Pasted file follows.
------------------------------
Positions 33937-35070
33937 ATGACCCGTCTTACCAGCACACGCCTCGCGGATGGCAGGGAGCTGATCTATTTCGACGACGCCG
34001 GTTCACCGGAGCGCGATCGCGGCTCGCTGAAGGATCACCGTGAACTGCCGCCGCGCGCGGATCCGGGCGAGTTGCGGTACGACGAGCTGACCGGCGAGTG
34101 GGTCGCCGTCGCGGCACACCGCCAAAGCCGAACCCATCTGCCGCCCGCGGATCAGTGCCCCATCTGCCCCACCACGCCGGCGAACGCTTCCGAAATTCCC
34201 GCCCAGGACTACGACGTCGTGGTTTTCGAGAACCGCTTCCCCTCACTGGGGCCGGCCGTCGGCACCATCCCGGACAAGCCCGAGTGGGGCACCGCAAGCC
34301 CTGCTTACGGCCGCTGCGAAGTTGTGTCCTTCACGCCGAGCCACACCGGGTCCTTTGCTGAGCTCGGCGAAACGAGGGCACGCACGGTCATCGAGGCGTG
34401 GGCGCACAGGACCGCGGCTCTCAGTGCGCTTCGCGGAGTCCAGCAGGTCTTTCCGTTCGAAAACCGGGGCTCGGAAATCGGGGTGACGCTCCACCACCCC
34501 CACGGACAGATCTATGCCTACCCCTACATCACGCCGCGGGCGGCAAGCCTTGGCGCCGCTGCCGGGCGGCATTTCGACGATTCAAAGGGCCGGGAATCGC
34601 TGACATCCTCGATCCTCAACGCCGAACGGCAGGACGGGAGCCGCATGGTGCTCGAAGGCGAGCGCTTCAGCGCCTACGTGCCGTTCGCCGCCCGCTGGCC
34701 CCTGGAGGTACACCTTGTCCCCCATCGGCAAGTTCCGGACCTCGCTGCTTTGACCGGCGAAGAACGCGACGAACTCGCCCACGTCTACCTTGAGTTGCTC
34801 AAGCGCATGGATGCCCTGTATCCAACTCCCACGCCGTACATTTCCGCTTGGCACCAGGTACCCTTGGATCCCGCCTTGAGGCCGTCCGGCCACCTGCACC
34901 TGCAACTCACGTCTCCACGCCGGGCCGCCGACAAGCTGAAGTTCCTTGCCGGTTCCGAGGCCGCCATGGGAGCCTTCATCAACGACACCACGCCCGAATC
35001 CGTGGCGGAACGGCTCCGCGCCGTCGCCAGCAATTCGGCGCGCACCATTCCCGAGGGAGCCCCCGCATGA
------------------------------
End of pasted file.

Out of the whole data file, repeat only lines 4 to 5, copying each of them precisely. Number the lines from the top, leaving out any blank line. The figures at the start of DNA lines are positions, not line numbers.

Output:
34101 GGTCGCCGTCGCGGCACACCGCCAAAGCCGAACCCATCTGCCGCCCGCGGATCAGTGCCCCATCTGCCCCACCACGCCGGCGAACGCTTCCGAAATTCCC
34201 GCCCAGGACTACGACGTCGTGGTTTTCGAGAACCGCTTCCCCTCACTGGGGCCGGCCGTCGGCACCATCCCGGACAAGCCCGAGTGGGGCACCGCAAGCC